Accordingly, it is an object of the present invention to provide a method of calculating an aircraft position and heading in the polar regions of the earth.
It is another object of the present invention to provide a method of calculating an aircraft position and heading in the polar regions of the earth thereby permitting navigation in the earth's polar region.
These and other objects of the present invention will become more apparent when taken in conjunction with the following description and attached drawings, wherein like characters indicate like parts, and which drawings form a part of the present application.
FIG. 1 shows a traditional polar axis system;
FIG. 2 shows an orientation of a related axis system of the orthogonal Sumatran axis of the preferred embodiment;
FIG. 3 shows the effect of rotating the axis system of FIG. 1 to the Sumatran axis system of the preferred embodiment;
FIG. 4 shows the relationships between the two axis systems to determine alternate heading relative to the new axis system;
FIG. 5 shows a functional block diagram of a control system of an aircraft which implements the method of the present invention;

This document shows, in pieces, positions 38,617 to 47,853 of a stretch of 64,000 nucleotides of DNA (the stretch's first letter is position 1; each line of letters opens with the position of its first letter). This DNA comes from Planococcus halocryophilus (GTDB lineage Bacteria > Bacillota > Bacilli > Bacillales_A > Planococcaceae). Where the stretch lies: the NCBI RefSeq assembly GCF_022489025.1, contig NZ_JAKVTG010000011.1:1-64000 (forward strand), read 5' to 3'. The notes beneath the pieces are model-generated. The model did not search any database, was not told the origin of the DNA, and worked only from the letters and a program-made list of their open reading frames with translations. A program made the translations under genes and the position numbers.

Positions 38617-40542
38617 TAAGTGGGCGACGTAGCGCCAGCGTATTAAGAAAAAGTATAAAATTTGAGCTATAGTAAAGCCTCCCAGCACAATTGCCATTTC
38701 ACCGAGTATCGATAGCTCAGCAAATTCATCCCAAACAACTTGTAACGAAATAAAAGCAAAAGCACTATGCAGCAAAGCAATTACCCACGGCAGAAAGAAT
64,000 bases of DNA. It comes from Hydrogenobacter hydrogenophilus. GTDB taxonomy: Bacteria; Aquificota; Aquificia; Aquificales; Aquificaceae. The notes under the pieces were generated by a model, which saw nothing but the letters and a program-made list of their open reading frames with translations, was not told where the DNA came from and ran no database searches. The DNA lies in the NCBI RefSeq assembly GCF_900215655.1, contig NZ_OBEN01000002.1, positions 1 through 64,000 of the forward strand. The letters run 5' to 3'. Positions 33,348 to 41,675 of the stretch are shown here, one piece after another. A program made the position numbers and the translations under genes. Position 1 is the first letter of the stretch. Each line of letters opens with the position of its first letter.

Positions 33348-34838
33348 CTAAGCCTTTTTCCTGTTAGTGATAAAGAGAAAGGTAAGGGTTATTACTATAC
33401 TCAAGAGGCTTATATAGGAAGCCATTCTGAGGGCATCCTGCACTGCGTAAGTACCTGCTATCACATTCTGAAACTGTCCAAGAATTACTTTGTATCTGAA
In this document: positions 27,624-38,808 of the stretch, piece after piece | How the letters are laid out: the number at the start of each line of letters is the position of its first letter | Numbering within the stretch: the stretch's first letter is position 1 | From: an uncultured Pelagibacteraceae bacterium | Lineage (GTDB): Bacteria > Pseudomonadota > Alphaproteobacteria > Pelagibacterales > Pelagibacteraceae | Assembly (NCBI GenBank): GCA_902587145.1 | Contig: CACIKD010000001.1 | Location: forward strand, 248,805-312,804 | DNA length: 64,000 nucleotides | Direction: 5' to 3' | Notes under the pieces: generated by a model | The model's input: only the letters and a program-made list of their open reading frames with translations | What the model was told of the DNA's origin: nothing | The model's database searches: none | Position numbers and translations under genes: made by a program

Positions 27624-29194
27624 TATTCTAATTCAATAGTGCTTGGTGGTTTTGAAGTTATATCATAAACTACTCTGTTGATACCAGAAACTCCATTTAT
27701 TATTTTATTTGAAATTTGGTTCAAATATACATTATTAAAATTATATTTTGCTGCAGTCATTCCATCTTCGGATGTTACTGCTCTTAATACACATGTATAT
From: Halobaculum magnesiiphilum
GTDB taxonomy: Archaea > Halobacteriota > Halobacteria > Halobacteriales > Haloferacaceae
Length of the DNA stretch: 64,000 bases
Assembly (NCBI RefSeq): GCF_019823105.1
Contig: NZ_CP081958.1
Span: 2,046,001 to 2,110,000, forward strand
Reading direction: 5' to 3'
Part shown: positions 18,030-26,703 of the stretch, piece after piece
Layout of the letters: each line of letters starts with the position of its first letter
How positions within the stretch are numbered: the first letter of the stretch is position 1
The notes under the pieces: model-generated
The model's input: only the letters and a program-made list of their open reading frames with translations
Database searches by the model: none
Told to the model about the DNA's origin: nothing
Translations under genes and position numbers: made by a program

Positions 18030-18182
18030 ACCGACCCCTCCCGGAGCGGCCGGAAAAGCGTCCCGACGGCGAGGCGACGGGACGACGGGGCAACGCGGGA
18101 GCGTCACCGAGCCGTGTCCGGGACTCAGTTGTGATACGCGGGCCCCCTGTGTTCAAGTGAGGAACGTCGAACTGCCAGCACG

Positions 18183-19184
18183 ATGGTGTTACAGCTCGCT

FIG. 6 shows an overview of the method of the preferred embodiment of the present invention.
Referring to table 1, there is shown an error by comparing several grids, made by a change in one degree in latitude and 1 degree in longitude at several different latitudes.
TABLE 1______________________________________Latitude Distance of 1░ Longitude Percentage Error______________________________________30░ 52.056 nm 1.02%31░ 51.523 nm45░ 42.503 nm 1.76%46░ 41.755 nm60░ 30.054 nm 3.04%61░ 29.141 nm75░ 15.557 nm 6.53%76░ 14.542 nm85░ 5.239 nm 19.96%86░ 4.193 nm88░ 2.098 nm 50.00%89░ 1.049 nm______________________________________
The error increases as the polar regions are approached because the grid changes, i.e., what once was a square (around the equator) now becomes a triangle. Thus, as can be seen from the table, as the polar region is approached the error increases. Similarly, the heading (relative to the north pole) changes in the polar region even though no direction changes are made by an aircraft flying in the polar region. As can be seen from table 1, at 30░/31░ latitude, the difference in the respective longitude results in a 1.02% error from a "rectangle grid system". At 60 degrees latitude there is about a 3% error between a one degree difference in latitude. Near the poles the error approaches 50%, until, at the pole the error "blows up".